Checklist Before You Start Your A/B Tests

Before you start your A/B tests, you need to prepare a checklist of items as given below:

  • Proposed hypothesis
  • Measurable conversion goals
  • A/B testing software
  • The time required to run the test
  • Traffic estimation for the test
  • Different landing page variants with proper documentation

How to Test Landing Pages to Fuel Conversions (7 Approaches)

Building the strongest landing pages require rigorous and regular testing. The testing process should be iterative — run a test, measure the results and deploy the winning element. 

The only way to convert your visitors into paying customers is to start testing your landing pages. 

Here are the top 7 types of tests that you should run to test your Google Ads landing pages for maximum conversions:

1. Headline Tests

Headlines are the most crucial element of your landing page. Under headline testing, you test several variations of your main headline to identify which one performs the best. 

Headline test ideas:

  • Test the clarity of your headline. Does your visitor instantly understand what your offer is all about, or are they left trying to put 2 and 2 together?
  • Test the consistency of your headline. Is your ad saying one thing and your landing page talking about another thing? If it’s different, then this is a major turn off because the only reason they came to your landing page is that they connected to your ad.
  • Use headline analyzing tools to test several headline variations depending on different parameters like emotions, use of passive language, engagement score, impression score, etc.
  • Match the user’s needs in your headline.
  • Use the exact target keyword in your headline.
  • Offer solutions in your headline that promises ease.
  • Check your competitor headlines to find even more ideas.

Headline test KPIs:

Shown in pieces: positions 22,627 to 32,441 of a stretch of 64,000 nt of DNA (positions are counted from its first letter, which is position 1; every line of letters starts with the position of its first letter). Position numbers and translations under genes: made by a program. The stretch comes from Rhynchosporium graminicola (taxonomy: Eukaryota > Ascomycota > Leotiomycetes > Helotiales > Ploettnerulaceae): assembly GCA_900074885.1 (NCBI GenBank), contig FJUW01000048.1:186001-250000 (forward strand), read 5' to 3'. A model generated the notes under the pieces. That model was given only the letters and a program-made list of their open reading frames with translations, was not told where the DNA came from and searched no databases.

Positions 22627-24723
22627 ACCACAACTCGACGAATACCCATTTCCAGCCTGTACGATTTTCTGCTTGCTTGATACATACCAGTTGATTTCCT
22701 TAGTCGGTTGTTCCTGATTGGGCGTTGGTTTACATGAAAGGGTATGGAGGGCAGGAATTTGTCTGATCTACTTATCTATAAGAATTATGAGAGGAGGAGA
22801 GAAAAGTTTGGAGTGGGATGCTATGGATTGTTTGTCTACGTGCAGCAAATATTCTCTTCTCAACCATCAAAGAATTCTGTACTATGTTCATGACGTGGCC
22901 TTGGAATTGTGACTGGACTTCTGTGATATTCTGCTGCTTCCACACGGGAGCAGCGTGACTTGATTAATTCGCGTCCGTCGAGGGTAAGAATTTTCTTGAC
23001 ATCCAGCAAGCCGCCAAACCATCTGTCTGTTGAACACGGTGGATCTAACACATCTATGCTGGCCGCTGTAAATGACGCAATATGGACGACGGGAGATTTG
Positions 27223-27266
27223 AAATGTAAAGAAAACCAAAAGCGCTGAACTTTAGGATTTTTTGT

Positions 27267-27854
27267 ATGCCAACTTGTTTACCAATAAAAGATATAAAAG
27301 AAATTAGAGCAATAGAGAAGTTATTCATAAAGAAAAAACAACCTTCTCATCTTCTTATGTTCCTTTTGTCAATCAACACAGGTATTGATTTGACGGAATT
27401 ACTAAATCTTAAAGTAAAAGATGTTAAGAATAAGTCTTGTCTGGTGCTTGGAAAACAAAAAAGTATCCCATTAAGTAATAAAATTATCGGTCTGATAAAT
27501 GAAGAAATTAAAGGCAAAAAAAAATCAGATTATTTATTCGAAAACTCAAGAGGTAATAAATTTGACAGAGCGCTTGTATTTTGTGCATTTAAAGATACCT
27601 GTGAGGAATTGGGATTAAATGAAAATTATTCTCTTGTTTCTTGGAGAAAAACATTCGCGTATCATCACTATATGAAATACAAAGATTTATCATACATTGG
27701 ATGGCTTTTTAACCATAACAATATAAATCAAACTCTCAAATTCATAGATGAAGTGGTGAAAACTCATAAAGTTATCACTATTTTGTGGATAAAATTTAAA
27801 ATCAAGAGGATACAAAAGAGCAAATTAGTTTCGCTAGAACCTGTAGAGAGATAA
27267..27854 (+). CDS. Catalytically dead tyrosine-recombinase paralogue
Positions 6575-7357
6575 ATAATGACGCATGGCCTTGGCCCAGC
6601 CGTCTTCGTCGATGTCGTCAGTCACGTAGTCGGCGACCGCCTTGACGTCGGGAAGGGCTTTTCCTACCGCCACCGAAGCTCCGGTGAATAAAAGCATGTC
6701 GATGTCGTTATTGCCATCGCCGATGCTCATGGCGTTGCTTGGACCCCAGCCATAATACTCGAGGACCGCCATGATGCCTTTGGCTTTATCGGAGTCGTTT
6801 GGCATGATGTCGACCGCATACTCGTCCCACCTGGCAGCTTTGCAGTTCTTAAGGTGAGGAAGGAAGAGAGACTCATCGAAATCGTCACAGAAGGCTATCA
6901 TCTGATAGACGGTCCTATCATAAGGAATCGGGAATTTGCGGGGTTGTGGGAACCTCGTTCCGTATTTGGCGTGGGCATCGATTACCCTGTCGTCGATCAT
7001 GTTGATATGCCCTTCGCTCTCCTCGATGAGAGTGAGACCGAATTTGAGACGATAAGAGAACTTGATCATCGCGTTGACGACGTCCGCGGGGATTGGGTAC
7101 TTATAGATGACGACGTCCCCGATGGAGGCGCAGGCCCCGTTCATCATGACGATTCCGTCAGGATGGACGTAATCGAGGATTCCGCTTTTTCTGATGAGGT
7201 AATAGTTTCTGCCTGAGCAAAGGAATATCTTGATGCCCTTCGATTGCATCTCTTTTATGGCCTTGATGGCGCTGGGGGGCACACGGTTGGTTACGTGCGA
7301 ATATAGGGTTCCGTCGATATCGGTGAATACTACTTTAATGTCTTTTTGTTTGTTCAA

Some KPIs for headline tests are:

  • Clicks on links
  • Clicks on calls to action (CTAs)
  • Clickthrough rate
  • Bounce rate
  • Conversions
  • Average reading time

Headline test example:

Take a look at the headline on the landing page of Benchmark email. It focuses on the problem that most email marketers face and that is speed. Users visiting their landing page can quickly relate to the problems they have. 

They can even imagine the solution offered leading to increased conversions. Two powerful desires — “speed” and “growth” — are covered in the main headline and the subheading. 

Here is another great headline example from RentoMojo. It is focused on the exact need of the audience and offering an instant solution. 

Here is a headline example from RentoMojo.
Source: RentoMojo

2. CTA Tests

Just because your offer sounds good doesn’t mean your potential customers will get it. They have to be motivated to purchase your products. 

What your CTA button says influences their final decision of taking that leap. Is your CTA encouraging them to click or discouraging them? You need to test it out.

CTA Test Ideas

Here are some of the CTA test ideas that you can use to improve your site conversions:

  • Test multiple CTAs on a page. 
  • Change the location of your CTA button.
  • Test a subhead CTA to boost your message.
  • Revise the CTA text by replacing it with different variations. 
  • Test your CTA with different colors, fonts, shapes, and sizes.
  • Replace buttons with hyperlinks.
  • Test a hover effect on the color of the CTA button.

CTA Test KPIs

Some KPIs for CTA tests are:

  • Clicks on CTA
  • Conversion rate
  • Goal completions

CTA Test Example

This landing page from grptalk is a strong example of a CTA that offers no commitment from the user’s end. When you have the words “free” in your CTA, you encourage most of the visitors to try your product. 

Also, notice how the company has used just 2 CTAs on the page. Both the CTAs are leading the visitors towards conversion. There are no other clickable links on the page. 

This landing page from grptalk is an excellent example of a CTA that offers no commitment from the user's end.